Many young start-ups face significant barriers securing bank financing because they don’t have a substantial track record of growth. But there are small signs that the credit crunch is easing, as lending standards become more flexible and as some borrowers become more willing and able to take on debt, according to recent data including one January survey of senior loan officers by the Federal Reserve.

Outstanding loans to small businesses have fallen each quarter since 2009, according to the most recent data from the Federal Deposit Insurance Corporation, in an analysis of loans of less than $1 million. They totaled slightly less than $600 billion at the end of September 2011, 5% less than the year earlier.

One role of the U.S. Small Business Administration is to help banks make loans to riskier small businesses, while offering better terms such as a longer payback period. SBA loans are provided by traditional lenders, but a portion of each loan is backed by the government in the case the business owner defaults. Still, SBA loan recipients must adhere to the underwriting standards of the bank, which may include using personal property as collateral.

SBA lending hit a record in the government’s last fiscal year. But the jump was, in part, attributed to the larger loan amounts the agency agreed to back. Since October 2010, SBA lenders have been able to offer loans as large at $5 million, which are more profitable than the smaller loans start-ups typically request. (See this October 2011 story.)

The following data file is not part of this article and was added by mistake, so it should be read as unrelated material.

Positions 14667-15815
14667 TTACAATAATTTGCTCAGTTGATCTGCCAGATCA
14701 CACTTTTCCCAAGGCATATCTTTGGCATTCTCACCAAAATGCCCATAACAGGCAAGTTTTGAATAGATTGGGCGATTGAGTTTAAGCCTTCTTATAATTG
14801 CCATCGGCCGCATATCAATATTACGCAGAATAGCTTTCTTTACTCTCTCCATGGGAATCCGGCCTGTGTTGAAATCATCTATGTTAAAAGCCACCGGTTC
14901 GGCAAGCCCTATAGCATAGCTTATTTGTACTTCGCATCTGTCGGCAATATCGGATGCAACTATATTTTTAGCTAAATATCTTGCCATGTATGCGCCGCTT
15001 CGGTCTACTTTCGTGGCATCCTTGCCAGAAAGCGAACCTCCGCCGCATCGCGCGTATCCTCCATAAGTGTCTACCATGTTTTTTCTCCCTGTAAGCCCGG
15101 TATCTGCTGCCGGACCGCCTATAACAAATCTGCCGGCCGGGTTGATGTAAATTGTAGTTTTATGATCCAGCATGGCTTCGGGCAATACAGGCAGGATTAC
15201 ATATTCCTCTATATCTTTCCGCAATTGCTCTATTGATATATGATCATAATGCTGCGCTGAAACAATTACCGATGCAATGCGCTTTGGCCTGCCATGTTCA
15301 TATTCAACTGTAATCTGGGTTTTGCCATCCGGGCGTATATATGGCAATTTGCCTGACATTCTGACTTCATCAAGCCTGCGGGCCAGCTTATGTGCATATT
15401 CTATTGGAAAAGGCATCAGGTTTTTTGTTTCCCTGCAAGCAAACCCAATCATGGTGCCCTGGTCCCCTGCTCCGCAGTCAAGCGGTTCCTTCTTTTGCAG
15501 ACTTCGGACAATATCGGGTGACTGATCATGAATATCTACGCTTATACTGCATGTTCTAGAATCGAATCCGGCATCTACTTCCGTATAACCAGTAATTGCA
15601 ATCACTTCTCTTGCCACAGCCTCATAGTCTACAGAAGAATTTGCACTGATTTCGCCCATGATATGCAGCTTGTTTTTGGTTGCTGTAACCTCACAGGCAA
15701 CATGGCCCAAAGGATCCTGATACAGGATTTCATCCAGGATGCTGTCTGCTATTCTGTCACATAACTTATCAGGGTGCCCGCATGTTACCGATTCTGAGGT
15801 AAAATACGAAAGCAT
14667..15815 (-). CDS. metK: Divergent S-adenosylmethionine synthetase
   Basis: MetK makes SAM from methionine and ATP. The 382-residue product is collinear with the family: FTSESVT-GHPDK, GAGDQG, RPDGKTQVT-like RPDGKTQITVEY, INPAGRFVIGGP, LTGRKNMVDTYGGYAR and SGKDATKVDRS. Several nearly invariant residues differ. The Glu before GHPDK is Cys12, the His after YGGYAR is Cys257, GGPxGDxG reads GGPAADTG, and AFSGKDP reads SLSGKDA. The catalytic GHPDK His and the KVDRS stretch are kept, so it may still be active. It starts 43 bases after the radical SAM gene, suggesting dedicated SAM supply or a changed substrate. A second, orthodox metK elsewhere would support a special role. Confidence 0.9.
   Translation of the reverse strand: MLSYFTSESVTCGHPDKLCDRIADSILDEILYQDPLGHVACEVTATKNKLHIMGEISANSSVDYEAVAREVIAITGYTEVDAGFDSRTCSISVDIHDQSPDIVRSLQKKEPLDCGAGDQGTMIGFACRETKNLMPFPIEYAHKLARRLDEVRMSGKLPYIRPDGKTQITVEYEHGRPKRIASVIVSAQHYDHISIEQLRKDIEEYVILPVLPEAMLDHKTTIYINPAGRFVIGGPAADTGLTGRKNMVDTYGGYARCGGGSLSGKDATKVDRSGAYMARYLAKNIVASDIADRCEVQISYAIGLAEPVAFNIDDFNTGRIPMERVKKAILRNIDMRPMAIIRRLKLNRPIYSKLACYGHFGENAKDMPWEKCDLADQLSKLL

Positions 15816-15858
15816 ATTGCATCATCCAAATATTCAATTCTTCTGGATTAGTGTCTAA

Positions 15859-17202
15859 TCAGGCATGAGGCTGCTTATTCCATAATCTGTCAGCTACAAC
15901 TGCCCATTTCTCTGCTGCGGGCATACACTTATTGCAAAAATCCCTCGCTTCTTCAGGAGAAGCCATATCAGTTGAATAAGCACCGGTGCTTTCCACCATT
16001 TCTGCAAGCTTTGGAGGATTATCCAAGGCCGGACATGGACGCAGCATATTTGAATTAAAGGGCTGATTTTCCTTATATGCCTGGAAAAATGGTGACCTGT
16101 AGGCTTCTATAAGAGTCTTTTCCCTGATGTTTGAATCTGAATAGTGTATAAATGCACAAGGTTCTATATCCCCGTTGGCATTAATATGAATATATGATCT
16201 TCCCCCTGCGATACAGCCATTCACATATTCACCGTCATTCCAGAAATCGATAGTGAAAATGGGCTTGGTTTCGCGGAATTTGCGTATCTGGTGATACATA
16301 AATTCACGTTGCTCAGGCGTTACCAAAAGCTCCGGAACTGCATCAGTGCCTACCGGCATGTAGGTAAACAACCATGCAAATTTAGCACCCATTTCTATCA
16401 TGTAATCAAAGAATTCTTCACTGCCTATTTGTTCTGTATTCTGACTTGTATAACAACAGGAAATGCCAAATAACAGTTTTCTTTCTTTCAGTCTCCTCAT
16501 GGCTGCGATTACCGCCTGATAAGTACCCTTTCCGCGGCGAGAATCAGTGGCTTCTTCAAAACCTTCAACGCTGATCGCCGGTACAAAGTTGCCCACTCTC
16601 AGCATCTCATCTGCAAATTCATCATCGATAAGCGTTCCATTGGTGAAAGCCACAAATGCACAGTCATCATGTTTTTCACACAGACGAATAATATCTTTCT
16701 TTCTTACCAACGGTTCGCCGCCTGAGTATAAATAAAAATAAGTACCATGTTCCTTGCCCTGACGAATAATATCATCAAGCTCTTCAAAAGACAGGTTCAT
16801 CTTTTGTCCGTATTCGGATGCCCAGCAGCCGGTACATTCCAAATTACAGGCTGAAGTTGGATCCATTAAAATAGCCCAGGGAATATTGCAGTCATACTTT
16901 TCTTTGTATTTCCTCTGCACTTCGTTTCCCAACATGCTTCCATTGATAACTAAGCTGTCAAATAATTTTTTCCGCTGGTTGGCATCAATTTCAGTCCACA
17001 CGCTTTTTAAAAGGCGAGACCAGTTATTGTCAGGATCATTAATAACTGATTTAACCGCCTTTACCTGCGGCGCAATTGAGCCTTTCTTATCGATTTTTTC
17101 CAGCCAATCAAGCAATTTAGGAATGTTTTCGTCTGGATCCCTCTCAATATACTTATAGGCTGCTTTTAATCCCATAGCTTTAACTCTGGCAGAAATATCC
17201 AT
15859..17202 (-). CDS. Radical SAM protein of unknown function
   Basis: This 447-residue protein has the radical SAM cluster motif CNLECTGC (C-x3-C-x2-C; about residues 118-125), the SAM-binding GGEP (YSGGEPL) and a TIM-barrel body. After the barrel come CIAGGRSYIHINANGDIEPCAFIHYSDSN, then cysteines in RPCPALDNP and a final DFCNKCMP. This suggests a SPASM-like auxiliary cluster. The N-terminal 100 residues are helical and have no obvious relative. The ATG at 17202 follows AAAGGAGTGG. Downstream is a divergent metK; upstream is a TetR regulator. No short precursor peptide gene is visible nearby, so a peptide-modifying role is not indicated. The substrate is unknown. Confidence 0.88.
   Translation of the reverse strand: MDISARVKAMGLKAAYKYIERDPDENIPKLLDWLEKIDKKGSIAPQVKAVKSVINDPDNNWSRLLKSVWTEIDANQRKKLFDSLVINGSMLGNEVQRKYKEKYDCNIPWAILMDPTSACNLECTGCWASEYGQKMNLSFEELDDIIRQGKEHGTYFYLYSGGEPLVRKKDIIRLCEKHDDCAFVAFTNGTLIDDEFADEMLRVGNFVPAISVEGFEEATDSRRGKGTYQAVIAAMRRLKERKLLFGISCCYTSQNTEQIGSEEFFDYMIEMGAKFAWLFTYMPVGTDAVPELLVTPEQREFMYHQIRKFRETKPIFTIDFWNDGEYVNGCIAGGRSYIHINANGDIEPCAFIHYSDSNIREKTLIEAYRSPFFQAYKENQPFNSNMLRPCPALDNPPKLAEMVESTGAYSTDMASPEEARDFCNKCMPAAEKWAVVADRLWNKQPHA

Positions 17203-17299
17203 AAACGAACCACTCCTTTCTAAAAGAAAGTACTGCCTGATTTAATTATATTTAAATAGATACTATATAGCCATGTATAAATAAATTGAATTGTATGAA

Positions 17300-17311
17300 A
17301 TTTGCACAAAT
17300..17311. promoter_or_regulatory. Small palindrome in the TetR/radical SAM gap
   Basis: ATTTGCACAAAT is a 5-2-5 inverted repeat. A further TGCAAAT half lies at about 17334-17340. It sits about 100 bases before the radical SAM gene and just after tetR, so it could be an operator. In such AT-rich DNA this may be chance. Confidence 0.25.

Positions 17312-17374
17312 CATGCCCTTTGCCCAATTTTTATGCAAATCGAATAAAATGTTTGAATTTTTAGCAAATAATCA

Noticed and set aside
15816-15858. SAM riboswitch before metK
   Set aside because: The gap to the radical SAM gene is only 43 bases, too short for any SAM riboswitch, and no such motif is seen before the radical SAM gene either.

In general, smaller firms have more success with these loans once they are established and ready for expansion capital.

Angel Investors

Some small businesses have had success seeking angel financing – a segment that’s showing a revival of sorts. Most angel investors, of course, will wind up with an equity stake in your firm.

Some 39% of the $8.9 billion in total angel investments in the first half of 2011 went into seed and start-up ventures, up from 26% of $8.5 billion in total investments over the same period a year earlier, according to the University of New Hampshire’s Center for Venture Research.

It can be tricky to weed out the tire-kickers, says Paul Kedrosky, senior fellow at the Kauffman Foundation. Many individuals are angels “in name only” and not likely to make investments as eagerly as professional investors, he notes.

Individual angels are increasingly coming together to invest as groups. That spreads risk among the group’s members. But it could create headaches for business owners who have to deal with a number of angels rather than just one or two investors.

Personal Credit and Savings

More than 70% of small businesses were launched using personal savings or assets, according to Elizabeth A. Duke, a governor on the Federal Reserve Board, who, last April, disclosed preliminary data from the Federal Reserve’s upcoming Survey of Consumer Finances.

Personal credit cards, as well as friends and family have grown in popularity during the downturn, and will likely remain an important avenue for entrepreneurs even after the economy rebounds.

Some entrepreneurs obtain business credit cards, which carry fluctuating—and often higher—interest rates while lacking consumer card protections. Delinquencies on business cards can also damage your personal credit score.